“The obstacle for Apple is that from a clinician’s standpoint, the majority of data the Watch collects is primarily for ‘entertainment purposes.’”
From a note posted Thursday to Loup Ventures subscribers:
The Wall Street Journal reported that Apple has an internal project codenamed “Casper,” which has explored the possibility of creating an Apple primary care network. A primary care network is a group of doctors and clinics that focus on delivering basic medical care (general practitioners). While Casper is still an active initiative, we believe it’s unlikely Apple ultimately builds a primary care network given it’s outside of their core competency. Instead, we see the company’s health ambitions anchored in devices and data that can be leveraged by clinicians for care. To achieve this, Apple must secure more Class II-grade medical device features for Watch and potentially AirPods. Class II designations give healthcare providers the legal confidence to trust and use the data these devices collect…
In our conversations with healthcare professionals, the obstacle for Apple is that from a clinician’s standpoint, the majority of data the Watch collects is primarily for “entertainment purposes.” We feel this perspective understates the value of the data these devices collect and validates the hard line between the data gathered from a Class I versus a Class II device in the eyes of a clinician.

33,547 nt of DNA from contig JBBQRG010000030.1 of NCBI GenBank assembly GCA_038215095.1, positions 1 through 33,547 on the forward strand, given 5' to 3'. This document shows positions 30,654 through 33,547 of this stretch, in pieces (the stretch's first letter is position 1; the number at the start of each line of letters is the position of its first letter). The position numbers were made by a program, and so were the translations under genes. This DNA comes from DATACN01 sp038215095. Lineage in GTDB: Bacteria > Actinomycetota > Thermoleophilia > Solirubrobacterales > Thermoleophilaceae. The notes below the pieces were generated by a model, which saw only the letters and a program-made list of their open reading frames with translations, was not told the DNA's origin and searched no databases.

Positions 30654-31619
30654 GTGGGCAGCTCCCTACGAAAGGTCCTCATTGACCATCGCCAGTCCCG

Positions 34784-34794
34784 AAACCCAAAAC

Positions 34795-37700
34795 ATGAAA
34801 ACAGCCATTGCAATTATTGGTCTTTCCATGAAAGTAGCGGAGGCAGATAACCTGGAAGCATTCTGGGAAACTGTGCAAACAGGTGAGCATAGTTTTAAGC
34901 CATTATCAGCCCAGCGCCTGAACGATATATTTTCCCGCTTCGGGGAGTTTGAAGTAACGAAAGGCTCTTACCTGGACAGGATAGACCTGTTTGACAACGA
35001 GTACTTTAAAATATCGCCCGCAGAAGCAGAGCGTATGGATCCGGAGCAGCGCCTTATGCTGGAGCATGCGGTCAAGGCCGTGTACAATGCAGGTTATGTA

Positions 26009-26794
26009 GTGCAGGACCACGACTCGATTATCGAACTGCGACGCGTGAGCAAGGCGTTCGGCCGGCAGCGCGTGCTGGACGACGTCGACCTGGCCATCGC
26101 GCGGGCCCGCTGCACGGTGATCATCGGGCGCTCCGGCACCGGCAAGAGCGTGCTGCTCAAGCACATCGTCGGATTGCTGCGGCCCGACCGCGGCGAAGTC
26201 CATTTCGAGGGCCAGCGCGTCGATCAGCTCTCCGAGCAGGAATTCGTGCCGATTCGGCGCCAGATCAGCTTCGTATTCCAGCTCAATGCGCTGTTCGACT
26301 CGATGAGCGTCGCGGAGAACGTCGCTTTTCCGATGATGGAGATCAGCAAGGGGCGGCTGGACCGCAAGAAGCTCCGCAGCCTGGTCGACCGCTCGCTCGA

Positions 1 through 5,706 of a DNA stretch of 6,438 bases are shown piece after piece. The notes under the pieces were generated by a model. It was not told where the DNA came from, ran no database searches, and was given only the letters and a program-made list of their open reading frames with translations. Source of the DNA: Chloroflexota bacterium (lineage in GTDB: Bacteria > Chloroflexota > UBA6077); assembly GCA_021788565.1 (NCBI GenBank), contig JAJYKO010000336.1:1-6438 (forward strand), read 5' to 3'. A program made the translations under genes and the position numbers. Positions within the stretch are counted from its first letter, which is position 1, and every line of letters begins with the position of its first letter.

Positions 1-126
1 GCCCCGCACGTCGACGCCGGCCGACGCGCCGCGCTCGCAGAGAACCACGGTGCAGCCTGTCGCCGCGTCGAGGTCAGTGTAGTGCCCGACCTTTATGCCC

It’s worth noting that today the Watch does have a Class II designation for its atrial fibrillation (Afib) feature, granted by the FDA in 2018. A Class II designation ensures that collected data is accurate and safe to be acted upon. Class II certifications have yet to be secured for other Watch features, including general heart rate and blood oxygen monitoring.
We believe one indication regarding Apple’s seriousness related to the health opportunity is whether the company achieves Class II designations for other features on Watch. If successful in winning more approvals, it would pave the road to unlock greater wellness, along with economic value, from Watch data. For example, a patient could submit years of Watch data upon entering the ER, which would be a significant, real-time advantage in diagnosis and treatment. The core question is whether Apple engineers can deliver FDA-grade data accuracy across the spectrum of Watch features.
My take: Muster estimates that 13% of iPhone users are Watch users, and he believes this can, over time, rise to more than 40%. With a billion iPhones, that adds up.